7 de julho de 2015

 Once, “Mare Nostrum” used to express the Roman conception of the Mediterranean as a common economic, cultural and political space. After a checkered history of imperialist ambitions, the phrase was most recently reinvented as the name of the Italian maritime rescue operation put in place after a shipwreck on 3 October 2013 had led to the death of 366 migrants, until its suspension in late 2014.

Prepared by Altai Consulting for IOM MENA Regional Office

Once, “Mare Nostrum” used to express the Roman conception of the Mediterranean as a common economic, cultural and political space. After a checkered history of imperialist ambitions, the phrase was most recently reinvented as the name of the Italian maritime rescue operation put in place after a shipwreck on 3 October 2013 had led to the death of 366 migrants, until its suspension in late 2014. From “our sea”, the Mediterranean has become a firm and fatal dividing line between “North” and “South”.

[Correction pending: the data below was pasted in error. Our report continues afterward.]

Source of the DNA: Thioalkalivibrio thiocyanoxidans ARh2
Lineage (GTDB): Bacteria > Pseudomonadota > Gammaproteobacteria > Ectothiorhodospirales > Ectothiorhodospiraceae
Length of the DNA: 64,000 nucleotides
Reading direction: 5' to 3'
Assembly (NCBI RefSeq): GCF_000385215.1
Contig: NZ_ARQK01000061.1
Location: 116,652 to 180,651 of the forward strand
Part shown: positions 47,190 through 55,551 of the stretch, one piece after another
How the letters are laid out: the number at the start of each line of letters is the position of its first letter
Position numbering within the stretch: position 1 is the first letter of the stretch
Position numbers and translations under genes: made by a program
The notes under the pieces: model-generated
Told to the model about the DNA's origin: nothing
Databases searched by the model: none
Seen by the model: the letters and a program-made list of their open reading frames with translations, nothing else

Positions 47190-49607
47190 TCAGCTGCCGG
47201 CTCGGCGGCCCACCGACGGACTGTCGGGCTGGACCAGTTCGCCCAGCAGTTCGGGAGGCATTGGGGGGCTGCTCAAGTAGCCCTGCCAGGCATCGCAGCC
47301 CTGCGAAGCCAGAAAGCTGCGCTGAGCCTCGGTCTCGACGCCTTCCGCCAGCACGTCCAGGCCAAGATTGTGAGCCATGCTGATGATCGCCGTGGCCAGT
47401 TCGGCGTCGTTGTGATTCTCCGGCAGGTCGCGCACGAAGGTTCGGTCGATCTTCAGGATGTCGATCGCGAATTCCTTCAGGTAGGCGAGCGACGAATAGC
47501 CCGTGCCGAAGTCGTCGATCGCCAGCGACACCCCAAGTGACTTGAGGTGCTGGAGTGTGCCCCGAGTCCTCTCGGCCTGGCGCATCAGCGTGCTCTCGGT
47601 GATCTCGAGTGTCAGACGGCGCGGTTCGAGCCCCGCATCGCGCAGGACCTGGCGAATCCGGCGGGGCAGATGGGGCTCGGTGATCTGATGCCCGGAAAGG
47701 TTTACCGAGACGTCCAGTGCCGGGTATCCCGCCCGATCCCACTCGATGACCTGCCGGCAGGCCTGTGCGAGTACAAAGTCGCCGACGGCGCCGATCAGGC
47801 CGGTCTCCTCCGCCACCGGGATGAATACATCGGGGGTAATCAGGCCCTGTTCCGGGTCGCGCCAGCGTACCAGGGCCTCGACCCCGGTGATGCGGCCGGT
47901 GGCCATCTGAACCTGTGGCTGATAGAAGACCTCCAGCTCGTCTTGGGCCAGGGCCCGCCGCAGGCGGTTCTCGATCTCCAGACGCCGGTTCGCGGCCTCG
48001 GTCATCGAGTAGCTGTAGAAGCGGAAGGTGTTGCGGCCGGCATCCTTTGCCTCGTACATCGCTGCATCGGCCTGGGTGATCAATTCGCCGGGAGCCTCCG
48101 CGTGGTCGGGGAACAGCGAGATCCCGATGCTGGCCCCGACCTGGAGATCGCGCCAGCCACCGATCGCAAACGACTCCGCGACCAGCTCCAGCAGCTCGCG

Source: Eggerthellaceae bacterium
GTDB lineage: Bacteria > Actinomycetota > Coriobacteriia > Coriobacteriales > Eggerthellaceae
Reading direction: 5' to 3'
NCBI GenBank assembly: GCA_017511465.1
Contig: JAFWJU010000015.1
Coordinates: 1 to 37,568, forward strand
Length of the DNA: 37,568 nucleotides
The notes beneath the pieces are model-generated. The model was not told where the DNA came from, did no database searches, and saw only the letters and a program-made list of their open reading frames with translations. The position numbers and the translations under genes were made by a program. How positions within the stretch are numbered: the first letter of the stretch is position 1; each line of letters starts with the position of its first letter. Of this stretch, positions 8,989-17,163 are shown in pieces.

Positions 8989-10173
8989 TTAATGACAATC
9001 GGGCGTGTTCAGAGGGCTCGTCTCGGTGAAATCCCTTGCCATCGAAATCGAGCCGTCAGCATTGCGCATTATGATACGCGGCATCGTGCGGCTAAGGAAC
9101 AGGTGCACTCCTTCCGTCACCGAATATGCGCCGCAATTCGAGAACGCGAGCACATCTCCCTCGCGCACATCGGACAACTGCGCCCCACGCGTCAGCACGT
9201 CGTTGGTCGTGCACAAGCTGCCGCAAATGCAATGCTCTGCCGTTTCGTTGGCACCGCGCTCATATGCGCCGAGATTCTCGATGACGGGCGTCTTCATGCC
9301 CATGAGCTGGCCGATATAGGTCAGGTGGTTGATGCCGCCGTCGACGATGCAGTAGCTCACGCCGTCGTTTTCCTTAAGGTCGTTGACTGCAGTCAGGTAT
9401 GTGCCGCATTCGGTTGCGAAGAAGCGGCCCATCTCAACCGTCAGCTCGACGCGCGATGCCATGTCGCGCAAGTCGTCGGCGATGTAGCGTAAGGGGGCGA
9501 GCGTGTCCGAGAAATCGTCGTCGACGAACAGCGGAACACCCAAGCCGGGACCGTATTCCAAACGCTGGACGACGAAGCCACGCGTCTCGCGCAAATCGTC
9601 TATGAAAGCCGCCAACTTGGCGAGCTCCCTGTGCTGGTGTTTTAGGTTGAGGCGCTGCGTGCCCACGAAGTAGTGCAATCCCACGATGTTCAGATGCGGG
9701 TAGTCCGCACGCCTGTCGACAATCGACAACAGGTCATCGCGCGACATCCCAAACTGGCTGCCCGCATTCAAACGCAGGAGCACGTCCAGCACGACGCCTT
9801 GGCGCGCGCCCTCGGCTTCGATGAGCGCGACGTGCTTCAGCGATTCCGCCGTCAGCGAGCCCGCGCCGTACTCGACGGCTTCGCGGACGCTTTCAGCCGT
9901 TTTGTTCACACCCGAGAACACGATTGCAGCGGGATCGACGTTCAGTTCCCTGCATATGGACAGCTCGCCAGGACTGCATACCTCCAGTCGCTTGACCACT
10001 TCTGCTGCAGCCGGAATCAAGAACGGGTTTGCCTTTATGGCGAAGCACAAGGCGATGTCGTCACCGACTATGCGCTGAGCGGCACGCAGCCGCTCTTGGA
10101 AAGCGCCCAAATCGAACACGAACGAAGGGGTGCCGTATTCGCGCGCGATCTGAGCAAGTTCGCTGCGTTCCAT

According to research by the International Organization for Migration (IOM),1 since the year 2000 close to 25,000 migrants have perished in the Mediterranean, making it the world’s deadliest border. At least 3,300 migrants died in the Mediterranean in 2014 – that is 9 individuals every day. In the first five months of 2015, the sea had already claimed more than 1,800 lives. At the same time, close to 80,000 migrants have arrived in Italy, Greece, Spain and Malta between January and May of this year.

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